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I don’t THINK anyone is trying to hunt me down

heathers01Last weekend my friend Lori was in town and we took the dogs for a walk in the schoolyard across the street. Three tween girls were hanging out on the jungle gym and as we passed they started whispering ostentatiously in our direction and laughing meanly. ‘Girls that age” said Lori, a middle-school math teacher in the Bronx, “are the worst.”

That encounter stayed with me as I started exploring the saga of YA author Kathleen Hale and the Goodreads troll, which Hale described at great, great length in the Guardian. What did the editors think to let her go on for 5000 words? Perhaps they are part of the great catfishing* conspiracy erected to oppress Ms. Hale, because while you begin the essay thinking “poor her,” as Hale unravels you start to smile nervously and look for an exit. It’s far away.

Then I went to a blog that Hale cited as an ally in her fight against the Dark, Stop the GR [Goodreads] Bullies, which I thought would be, I don’t know, some kind of manifesto about maintaining decency in book discussion. Instead I soon felt like Jennifer Connelly discovering Russell Crowe’s crazypants chalkboard diagrams as pages of scans and proofs and links and trolls and catfish whirled about each other with manic glee. Here, as in Hale’s confessional, I saw no victims, just bullies on all sides.

I know it’s unlikely — or NOT, he adds, as the madness infects him — that any of the participants in this circus are twelve-year-old girls, but watching the accusations fly and the drama being whipped up reminded me of those kids at the school, a big helping of attention-seeking with a side of hostility. I’ve avoided Goodreads only because it was too much like work, but it always seemed like such a nice place. Now it looks to me like those spy novels I love, where the apparent placidity of daily life and ordinary citizens is completely at the mercy of the puppet masters. If you want me, I’m in hiding.

*as Liz Burns points out, that word does not mean what Hale thinks it does.

Roger Sutton About Roger Sutton

Roger Sutton has been the editor in chief of The Horn Book, Inc, since 1996. He was previously editor of The Bulletin of the Center for Children's Books and a children's and young adult librarian. He received his M.A. in library science from the University of Chicago in 1982 and a B.A. from Pitzer College in 1978. Follow him on Twitter: @RogerReads.



  1. This entire thing is quite bizarre. I am rather taken aback by Frank Rich, known as the “Butcher of Broadway” during his reign as chief New York Times drama critic, tweeting in support of this article (I know he is her future father-in-law).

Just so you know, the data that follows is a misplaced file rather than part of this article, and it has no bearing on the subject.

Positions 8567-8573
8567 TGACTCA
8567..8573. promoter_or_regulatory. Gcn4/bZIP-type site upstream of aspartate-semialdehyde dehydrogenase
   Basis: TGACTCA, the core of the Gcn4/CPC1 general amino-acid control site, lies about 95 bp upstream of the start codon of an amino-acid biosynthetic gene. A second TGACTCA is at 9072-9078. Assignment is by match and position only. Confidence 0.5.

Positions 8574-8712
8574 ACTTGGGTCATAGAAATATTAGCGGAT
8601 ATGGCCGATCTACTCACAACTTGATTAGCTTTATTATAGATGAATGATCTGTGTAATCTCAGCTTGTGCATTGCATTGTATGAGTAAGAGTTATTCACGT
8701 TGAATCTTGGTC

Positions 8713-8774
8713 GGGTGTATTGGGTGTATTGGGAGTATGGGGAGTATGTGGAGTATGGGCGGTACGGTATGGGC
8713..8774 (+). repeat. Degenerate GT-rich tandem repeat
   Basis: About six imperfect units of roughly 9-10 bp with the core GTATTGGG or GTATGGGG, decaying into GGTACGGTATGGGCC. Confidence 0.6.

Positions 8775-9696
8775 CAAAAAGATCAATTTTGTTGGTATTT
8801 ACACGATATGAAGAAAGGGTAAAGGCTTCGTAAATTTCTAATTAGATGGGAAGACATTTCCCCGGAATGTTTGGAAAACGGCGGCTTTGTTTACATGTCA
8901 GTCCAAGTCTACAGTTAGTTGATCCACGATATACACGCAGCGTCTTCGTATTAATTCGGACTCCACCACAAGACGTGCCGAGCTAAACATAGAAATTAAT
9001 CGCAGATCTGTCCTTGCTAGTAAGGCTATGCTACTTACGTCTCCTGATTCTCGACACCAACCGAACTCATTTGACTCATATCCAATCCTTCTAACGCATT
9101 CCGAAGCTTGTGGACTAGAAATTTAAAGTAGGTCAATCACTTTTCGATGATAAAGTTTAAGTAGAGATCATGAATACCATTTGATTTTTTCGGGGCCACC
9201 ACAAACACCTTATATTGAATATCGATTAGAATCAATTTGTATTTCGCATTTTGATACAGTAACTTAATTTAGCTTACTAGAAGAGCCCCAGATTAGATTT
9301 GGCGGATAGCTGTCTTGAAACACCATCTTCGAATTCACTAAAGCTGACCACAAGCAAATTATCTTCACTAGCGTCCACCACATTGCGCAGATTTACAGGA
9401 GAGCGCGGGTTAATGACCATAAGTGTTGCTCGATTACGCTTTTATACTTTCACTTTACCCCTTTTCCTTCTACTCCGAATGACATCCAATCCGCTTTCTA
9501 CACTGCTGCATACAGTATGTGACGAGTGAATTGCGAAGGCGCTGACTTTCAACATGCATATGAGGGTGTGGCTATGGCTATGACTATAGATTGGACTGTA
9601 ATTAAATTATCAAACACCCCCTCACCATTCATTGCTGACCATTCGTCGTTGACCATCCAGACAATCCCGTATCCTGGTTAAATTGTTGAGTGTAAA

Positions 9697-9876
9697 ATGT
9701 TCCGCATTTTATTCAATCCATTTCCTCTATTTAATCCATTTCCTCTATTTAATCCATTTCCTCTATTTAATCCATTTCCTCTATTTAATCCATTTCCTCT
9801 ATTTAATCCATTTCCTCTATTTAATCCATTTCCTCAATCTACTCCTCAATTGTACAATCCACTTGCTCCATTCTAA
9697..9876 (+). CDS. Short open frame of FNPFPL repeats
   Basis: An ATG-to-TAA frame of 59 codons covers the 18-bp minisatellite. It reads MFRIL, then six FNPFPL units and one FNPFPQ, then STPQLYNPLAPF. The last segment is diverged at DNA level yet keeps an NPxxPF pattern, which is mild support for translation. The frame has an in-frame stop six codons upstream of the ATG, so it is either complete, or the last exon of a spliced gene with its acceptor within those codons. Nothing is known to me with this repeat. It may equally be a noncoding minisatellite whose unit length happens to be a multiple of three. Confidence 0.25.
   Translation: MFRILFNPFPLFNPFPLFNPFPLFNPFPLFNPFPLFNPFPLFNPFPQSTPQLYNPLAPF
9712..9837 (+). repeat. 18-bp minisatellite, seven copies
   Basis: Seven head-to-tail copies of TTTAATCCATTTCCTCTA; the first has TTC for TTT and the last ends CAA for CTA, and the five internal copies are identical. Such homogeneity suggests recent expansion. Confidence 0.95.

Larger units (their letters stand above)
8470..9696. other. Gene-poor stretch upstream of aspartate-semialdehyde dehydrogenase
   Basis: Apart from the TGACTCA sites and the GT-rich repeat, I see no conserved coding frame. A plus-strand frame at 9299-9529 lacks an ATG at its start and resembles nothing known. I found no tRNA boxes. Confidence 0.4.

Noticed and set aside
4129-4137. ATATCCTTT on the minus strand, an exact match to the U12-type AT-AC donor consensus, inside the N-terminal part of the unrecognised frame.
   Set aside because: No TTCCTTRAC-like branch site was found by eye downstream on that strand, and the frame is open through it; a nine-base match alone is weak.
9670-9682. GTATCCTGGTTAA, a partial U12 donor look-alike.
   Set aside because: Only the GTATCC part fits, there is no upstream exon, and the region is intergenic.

2. Here is the first overly long piece Hale has written about cyber-stalking someone:

  3. Sam Bloom says:

    OMG, that “Stop the GR Bullies” site is TERRIFYING. Your Beautiful Mind metaphor is spot on.

  4. Roger Sutton Roger Sutton says:
  5. Yeah, it’s terrifying over there. For some reason, though, this whole brouhaha seems confined to YA… if it’s crept over to middle grade, I’m blissfully unaware.

  6. I’m one of the people STGRB targets. There’s a link to my Amazon profile under “Amazon Fora Trolls.” You can see in it what a bully I am, with the vast of my majority being very positive. I’ll tell you why I’m on there. I publicly stated that STGRB gas lights people. They don’t like being criticized. I also want to make it known that many authors speak out against STGRB, and against Kathleen Hale’s actions. John Scalzi wrote an excellent essay about STGRB, and Jim Hines wrote a great post about Kathleen Hale. I strongly urge everyone to read it. Also, notice how STGRB never talks about those authors. My opinion is that they only go after those who have very little power. What is it called, again, when someone with a large following goes after someone weaker..? Oh yeah. Bullying.

  7. Darn. You can’t edit comments awaiting moderation. I was up late, and am just now having a little caffeine, so I apologize for this:

    “You can see in it what a bully I am, with the vast of my majority being very positive.”

    That should have read, “the vast majority of my reviews being very positive.”

  8. Yes, you should be very careful about citing STGRB for anything other than an example of what not to do. As one of the listed ‘bullies’ on their site, I can only echo what Angie said. The whole M.O. is exactly the opposite of what they claim: when Huffington Post tried to do a puff piece on them- allegedly written by an associate of theirs- the backlash from the book community itself was so overwhelming that in less than 24 hours they posted not one but two rebuttals to the piece. Just Googling their name will provide all the info you’d need about them.

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